While the foregoing preparations were being made, planning for the production of armaments and supplies was being conducted by one of Keitel's subordinates, General Thomas, Chief of the Wirtschaft Ruestungsamt in OKW. (2353-PS)

By a Fuehrer order dated 20 April 1941 Rosenberg was appointed "Deputy for a Centralized Treatment of Problems concerning the Eastern Territories" Jodl and Warlimont were appointed Keitel's representatives with the Rosenberg office (865-PS). A preliminary report by Rosenberg on his work up to the time of the invasion mentions Keitel and Jodl as having consulted and worked with him in those preparations. (1039-PS) A memorandum written by General Thomas on 20 June 1941. states that Keitel had confirmed to him Hitler's policy on raw materials -- that it took less manpower to seize territories containing raw materials, than it did to make synthetic substitutes. (1456-PS)

(8) War Crimes and Crimes against Humanity -- Crimes against Military Personnel -- Lynching of Allied Airmen. On 21 May 1944 Keitel received a note from WFST to the effect that Hitler had decided that enemy fliers who had been forced down should be shot without court-martial, if they had engaged in "acts of terror" Keitel wrote on the note "Please arrange for order to be drafted. K" (731-PS)

By 4 June 1914 Jodl and Warlimont were ready to go ahead with formulating the plans. Goering was to be asked what actions of enemy fliers should be punishable by death; the Airmen's Reception Camp at Oberursel was to be told which fliers should be delivered to the SD; and the Foreign Office was to be kept advised. (737-PS)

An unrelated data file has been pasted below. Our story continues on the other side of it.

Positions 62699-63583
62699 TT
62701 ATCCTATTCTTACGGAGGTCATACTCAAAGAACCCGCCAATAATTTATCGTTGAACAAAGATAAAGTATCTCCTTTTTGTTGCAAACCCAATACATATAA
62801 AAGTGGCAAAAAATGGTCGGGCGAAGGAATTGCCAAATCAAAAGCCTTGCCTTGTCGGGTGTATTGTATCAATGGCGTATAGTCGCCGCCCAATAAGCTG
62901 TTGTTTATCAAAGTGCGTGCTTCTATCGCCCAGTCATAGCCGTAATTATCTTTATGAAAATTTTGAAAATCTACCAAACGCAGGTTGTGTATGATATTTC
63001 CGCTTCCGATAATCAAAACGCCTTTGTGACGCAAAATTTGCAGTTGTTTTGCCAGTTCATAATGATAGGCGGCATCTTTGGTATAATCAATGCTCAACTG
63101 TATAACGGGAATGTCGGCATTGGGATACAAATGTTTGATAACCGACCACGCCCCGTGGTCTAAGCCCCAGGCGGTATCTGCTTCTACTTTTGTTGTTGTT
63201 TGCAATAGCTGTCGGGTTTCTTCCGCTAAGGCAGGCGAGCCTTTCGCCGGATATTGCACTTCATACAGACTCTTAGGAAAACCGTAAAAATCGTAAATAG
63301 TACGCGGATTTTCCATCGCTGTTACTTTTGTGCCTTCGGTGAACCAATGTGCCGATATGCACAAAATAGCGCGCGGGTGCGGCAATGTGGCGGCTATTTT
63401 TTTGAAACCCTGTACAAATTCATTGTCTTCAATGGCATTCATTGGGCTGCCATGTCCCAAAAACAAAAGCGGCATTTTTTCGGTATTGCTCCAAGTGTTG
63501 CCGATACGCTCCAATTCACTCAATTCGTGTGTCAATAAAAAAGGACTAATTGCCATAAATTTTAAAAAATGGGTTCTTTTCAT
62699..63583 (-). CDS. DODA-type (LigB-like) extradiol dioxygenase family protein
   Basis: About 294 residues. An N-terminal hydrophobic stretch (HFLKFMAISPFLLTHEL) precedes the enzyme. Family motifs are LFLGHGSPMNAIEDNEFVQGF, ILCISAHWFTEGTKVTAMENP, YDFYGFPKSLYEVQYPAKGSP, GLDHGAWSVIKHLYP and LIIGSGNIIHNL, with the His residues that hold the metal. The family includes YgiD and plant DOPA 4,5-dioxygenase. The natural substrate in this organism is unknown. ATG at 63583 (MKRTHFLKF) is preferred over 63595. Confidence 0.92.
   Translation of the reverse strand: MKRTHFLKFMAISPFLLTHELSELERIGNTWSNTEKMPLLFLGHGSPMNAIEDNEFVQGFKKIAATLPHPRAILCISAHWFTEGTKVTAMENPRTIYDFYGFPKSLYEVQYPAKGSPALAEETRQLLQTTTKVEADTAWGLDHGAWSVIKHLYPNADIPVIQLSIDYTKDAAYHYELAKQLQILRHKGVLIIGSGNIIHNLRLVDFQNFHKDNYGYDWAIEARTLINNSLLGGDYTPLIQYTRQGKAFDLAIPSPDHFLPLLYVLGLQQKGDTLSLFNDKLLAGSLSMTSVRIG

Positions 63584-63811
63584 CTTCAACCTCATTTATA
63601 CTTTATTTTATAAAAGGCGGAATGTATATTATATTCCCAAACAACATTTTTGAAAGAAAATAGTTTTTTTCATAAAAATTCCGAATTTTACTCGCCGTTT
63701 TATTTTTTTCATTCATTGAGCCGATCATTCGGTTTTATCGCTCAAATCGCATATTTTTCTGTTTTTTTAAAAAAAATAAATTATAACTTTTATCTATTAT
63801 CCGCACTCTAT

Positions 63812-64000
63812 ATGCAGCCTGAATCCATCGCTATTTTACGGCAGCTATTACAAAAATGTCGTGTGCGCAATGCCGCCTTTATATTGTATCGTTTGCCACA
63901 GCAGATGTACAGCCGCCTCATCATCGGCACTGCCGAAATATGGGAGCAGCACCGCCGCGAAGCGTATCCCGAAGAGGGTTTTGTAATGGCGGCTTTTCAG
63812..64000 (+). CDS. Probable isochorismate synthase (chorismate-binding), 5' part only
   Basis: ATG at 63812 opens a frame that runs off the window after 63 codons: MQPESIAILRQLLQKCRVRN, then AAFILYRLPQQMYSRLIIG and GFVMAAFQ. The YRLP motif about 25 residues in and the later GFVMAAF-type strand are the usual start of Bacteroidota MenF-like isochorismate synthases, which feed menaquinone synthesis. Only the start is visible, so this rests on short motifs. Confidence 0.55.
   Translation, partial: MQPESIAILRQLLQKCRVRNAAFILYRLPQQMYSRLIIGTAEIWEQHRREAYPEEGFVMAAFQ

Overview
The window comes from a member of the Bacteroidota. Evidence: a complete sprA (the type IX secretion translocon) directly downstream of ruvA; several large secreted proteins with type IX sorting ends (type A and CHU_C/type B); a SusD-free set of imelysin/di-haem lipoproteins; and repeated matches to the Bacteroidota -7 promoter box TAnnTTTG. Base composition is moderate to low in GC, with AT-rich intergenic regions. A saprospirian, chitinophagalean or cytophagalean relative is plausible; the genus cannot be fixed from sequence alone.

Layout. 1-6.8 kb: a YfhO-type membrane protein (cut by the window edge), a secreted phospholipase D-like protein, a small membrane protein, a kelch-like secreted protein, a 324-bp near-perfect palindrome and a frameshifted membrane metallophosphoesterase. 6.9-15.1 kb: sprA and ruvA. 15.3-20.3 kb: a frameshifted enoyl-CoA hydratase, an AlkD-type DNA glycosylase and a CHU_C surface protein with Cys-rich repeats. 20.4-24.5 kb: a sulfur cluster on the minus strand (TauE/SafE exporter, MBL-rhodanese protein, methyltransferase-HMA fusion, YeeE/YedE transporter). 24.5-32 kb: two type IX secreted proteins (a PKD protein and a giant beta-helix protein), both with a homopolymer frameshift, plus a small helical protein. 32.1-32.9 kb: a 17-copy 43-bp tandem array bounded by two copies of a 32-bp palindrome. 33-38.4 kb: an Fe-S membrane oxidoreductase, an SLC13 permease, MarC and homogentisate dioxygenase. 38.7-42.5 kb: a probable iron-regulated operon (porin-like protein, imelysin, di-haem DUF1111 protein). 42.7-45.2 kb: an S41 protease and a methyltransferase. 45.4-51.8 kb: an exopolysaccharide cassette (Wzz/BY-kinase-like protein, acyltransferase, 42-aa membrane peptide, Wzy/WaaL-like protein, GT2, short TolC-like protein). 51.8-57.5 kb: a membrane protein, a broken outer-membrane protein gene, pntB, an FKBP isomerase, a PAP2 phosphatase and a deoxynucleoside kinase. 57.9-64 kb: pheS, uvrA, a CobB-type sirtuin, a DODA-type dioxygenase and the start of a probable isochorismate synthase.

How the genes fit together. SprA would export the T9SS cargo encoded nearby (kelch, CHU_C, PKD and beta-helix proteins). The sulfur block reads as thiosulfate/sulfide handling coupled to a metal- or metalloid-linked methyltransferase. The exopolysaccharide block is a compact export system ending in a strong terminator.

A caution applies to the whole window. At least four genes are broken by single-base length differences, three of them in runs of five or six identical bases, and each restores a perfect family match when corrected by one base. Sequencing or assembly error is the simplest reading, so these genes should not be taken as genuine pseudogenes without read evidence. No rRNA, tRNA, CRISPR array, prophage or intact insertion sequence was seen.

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At subsequent conferences Keitel and Jodl raised question about the difficulty of establishing general rules in such a matter. The "Acts of Terror" were:

1. Low level attacks on civilians.

2. Shooting German fliers in parachutes.

3. Attacks on civilian passenger planes.

4. Attacks on Red Cross hospitals or trains. (735-PS)

On 17 June 1944 Keitel wrote to the Foreign Office to ask their approval of the proposed measure and the agreed definition of "Acts of Terror" (730-PS). On the same day Keitel wrote to Goering to ask for his approval of the definitions of "Acts of Terror" and also to ask that he give verbal instructions to the Commandant of the camp at Oberursel to hand over fliers guilty of such acts to the SD. Both Keitel and Jodl initialled this letter (729-PS). Goering replied that fliers not guilty of acts of terror must be protected, and suggested that such matters be handled by the courts. (732-PS)

A draft of a Foreign Office letter dated 20 June 1944 expresses misgivings about the Geneva Convention, and concern about the publicity that would be involved. (728-PS)

On 26 June 1944 Goering's adjutant telephoned the WFST to say that Goering agreed to the procedures suggested. (733-PS)

On 29 June Warlimont was informed that Ribbentrop had approved the Foreign Office draft (728-PS), but wished to obtain Hitler's approval before communicating his own final written approval to Keitel. (740-PS)

The original plaintext version of this file is available via ftp.